Feeds

Sun suffers UltraSparc II cache crash headache

So do users

  • alert
  • submit to reddit

The essential guide to IT transformation

Sun Microsystems is advising support staff not to let on to clients that problems they have with its kit might be due to a wider year-old technical problem.

The surprising advice from the hardware giant covers problems involving a processor fault that can cause certain Sun servers, particularly those with 400MHz UltraSparc IIs, to crash without warning. Servers with 450MHz UltraSparc II processors are also affected, but to a lesser degree.

Our sources within the hardware giant tell us that staff are working under "orders" not to tell customers that any failures they experience could be part of a wider problem, involving cache memory on its UltraSparc II processor. The fault results in random parity errors which can force a server to shut down.

"Apparently the design [Sun's] is fine, but the execution [which was outsourced] leaves a little to be desired. Result, system crashes [or in Sun lingo system panic]. In the best case, system panics re-starts and you never see the problem again. Worst case boot-loop," our informant tells us.

"It has gotten to the point that just about the first thing we ask [users] is 'what speed processor do you have', and one system panic isn't enough for us to do something about it."

The problem came to light over a year ago and was widespread enough for respected analyst firm Gartner to advice users to try to stay clear of 400MHz, 4MB cache UltraSparc II microprocessor modules, which are the focus of concerns. Instead it advised users to pick 400MHz, 8MB cache UltraSparc II microprocessor modules.

At the time Sun admitted there had been quality issues with Static RAM (SRAM) on some 400MHz CPUs, and quality control problems with the fibre-optic controllers. Sun said the problem was due to components supplied by a third-party, and that it had changed its supplier.

Sun's line since then has been that few of its customers were affected by the issue and in any case the problem has now been solved.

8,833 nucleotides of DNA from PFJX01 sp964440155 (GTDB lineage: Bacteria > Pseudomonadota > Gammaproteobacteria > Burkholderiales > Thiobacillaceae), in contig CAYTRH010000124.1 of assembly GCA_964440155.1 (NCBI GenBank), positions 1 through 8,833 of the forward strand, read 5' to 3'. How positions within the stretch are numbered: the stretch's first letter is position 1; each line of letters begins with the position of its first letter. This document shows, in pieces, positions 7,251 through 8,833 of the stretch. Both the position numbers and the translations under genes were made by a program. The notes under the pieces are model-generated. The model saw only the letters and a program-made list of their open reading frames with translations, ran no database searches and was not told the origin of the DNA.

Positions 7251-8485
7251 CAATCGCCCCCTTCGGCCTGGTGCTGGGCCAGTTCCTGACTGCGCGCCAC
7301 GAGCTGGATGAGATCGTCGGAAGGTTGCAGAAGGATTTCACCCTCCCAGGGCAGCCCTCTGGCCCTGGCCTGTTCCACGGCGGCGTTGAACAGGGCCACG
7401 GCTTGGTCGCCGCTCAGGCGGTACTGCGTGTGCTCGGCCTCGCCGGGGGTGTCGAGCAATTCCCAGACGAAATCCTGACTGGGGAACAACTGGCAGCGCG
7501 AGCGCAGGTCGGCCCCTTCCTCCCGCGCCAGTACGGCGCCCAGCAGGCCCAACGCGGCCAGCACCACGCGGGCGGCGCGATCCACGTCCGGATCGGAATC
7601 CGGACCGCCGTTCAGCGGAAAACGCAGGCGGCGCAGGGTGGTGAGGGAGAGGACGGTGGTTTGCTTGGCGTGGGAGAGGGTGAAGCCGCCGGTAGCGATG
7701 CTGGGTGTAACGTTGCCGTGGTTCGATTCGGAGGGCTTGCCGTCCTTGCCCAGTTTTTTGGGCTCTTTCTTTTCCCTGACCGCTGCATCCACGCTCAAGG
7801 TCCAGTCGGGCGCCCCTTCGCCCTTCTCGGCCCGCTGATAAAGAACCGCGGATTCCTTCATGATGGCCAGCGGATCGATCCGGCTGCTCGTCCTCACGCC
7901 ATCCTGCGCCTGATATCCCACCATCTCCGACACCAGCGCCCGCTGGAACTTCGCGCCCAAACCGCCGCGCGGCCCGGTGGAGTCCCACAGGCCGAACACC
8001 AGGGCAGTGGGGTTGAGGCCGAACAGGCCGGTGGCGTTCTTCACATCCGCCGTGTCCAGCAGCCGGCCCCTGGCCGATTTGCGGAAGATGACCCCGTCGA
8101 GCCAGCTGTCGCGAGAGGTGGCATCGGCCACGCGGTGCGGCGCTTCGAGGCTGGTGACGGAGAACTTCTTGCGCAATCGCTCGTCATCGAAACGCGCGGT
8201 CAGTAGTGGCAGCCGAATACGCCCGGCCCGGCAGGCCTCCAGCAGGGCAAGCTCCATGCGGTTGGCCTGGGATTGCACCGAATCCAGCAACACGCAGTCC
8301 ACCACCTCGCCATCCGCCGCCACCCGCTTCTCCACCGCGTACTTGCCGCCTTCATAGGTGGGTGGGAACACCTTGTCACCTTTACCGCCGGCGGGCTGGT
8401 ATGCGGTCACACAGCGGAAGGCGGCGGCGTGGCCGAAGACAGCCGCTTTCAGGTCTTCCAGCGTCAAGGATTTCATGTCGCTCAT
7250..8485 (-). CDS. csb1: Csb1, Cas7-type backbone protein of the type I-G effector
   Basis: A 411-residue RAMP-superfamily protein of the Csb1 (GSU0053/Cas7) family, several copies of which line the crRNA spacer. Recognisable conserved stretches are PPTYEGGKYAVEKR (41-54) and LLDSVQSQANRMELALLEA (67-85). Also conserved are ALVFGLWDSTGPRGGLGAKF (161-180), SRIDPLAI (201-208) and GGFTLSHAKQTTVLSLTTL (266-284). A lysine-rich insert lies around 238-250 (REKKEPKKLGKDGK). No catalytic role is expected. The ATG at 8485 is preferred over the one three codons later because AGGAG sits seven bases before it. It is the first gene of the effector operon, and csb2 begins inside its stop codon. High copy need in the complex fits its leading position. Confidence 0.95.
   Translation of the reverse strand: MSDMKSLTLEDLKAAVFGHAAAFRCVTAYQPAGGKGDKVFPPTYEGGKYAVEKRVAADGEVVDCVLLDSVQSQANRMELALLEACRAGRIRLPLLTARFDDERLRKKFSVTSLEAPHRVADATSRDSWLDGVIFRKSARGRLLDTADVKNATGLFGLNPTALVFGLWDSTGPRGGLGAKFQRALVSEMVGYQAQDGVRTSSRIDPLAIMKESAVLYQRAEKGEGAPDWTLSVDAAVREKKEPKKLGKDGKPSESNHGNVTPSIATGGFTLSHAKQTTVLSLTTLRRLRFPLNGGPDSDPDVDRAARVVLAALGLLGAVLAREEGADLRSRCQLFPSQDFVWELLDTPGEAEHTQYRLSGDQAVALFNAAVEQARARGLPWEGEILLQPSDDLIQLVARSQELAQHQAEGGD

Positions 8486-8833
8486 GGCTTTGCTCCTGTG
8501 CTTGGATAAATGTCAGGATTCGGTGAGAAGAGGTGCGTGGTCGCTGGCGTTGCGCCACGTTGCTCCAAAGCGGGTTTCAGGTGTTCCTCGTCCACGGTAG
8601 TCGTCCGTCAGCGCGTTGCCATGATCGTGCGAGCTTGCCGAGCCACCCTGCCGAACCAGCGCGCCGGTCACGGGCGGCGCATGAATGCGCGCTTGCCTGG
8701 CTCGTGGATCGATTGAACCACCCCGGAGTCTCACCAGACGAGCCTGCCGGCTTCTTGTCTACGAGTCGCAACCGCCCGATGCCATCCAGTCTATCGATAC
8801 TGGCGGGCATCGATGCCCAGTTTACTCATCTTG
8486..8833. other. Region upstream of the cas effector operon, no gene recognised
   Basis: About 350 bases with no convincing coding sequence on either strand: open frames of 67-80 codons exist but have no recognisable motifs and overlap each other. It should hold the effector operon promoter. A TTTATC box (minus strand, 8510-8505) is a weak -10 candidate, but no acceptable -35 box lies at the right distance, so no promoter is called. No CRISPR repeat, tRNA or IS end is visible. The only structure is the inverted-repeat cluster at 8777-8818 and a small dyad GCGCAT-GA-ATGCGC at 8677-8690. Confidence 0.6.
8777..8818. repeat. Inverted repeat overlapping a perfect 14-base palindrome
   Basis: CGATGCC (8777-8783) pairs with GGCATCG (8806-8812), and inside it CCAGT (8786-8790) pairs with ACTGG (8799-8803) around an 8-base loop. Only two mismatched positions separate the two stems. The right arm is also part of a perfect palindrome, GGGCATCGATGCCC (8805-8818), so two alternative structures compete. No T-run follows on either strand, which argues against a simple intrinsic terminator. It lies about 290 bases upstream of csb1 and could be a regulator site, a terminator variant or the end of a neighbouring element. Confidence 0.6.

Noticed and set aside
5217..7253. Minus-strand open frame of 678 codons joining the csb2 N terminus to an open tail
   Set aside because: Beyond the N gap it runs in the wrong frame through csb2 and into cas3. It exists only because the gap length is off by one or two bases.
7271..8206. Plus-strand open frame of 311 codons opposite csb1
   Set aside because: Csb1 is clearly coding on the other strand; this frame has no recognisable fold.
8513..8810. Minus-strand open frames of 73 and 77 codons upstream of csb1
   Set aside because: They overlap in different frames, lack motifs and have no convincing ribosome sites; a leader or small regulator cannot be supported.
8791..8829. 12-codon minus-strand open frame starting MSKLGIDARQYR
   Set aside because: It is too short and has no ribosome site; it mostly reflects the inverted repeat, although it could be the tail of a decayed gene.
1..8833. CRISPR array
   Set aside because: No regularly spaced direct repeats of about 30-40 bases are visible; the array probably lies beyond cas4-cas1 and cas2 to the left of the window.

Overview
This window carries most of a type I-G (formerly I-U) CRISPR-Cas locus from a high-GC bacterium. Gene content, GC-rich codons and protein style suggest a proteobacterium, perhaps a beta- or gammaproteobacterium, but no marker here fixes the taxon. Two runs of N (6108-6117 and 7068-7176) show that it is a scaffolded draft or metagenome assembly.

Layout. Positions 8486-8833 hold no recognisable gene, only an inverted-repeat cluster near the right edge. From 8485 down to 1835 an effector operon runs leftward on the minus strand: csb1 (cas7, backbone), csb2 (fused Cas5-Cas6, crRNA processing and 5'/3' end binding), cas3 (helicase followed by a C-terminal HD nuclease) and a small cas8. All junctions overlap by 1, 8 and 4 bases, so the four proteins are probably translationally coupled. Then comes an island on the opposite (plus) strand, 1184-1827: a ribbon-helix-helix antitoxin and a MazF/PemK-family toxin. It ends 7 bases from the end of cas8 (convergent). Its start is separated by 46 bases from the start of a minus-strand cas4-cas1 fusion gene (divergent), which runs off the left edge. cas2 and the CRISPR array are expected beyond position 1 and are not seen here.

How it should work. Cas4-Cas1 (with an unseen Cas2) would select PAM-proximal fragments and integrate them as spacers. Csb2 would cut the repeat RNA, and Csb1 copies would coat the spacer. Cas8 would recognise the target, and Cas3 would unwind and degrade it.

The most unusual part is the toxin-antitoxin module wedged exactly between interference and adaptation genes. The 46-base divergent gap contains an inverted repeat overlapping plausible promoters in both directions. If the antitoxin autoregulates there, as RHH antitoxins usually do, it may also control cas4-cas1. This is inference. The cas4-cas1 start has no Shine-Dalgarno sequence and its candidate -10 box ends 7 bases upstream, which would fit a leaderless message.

However Sun published a best practice guide on "Addressing: E-Cache Parity Errors" in October 2000, which has been leaked to The Register, that suggests the problem is not as far in the past as it would like to say.

This states: "Some customers have experienced intermittent external cache parity errors which can be caused by a faulty component (SRAM) that is overly susceptible to a number of factors. These factors can include temperature, humidity, slot, process running, noise and ionizing radiation that occurs naturally in the environment."

Throughout last year Gartner reported that 60 clients have experienced problems with the bug on many of their Solaris servers. It reported that UE10000 with more than 36 CPUs and the UE6500 with more than 20 CPUs seemed to be particularly susceptible to the problem.

The UltraSparc III processor features a mirrored cache and is immune to the problem, although high-end servers using the chip are not expected to ship until the second half of 2001, at the earliest. ®

Related stories

Lights go out on UltraSPARC III supply
Sun debuts UltraSPARC III and embraces copper

Secure remote control for conventional and virtual desktops

More from The Register

next story
6 Obvious Reasons Why Facebook Will Ban This Article (Thank God)
Clampdown on clickbait ... and El Reg is OK with this
Kaspersky backpedals on 'done nothing wrong, nothing to fear' blather
Founder (and internet passport fan) now says privacy is precious
TROLL SLAYER Google grabs $1.3 MEEELLION in patent counter-suit
Chocolate Factory hits back at firm for suing customers
Facebook, Google and Instagram 'worse than drugs' says Miley Cyrus
Italian boffins agree with popette's theory that haters are the real wrecking balls
Mozilla's 'Tiles' ads debut in new Firefox nightlies
You can try turning them off and on again
Sit tight, fanbois. Apple's '$400' wearable release slips into early 2015
Sources: time to put in plenty of clock-watching for' iWatch
Facebook to let stalkers unearth buried posts with mobe search
Prepare to HAUNT your pal's back catalogue
Ex-IBM CEO John Akers dies at 79
An era disrupted by the advent of the PC
prev story

Whitepapers

Endpoint data privacy in the cloud is easier than you think
Innovations in encryption and storage resolve issues of data privacy and key requirements for companies to look for in a solution.
Implementing global e-invoicing with guaranteed legal certainty
Explaining the role local tax compliance plays in successful supply chain management and e-business and how leading global brands are addressing this.
Advanced data protection for your virtualized environments
Find a natural fit for optimizing protection for the often resource-constrained data protection process found in virtual environments.
Boost IT visibility and business value
How building a great service catalog relieves pressure points and demonstrates the value of IT service management.
Next gen security for virtualised datacentres
Legacy security solutions are inefficient due to the architectural differences between physical and virtual environments.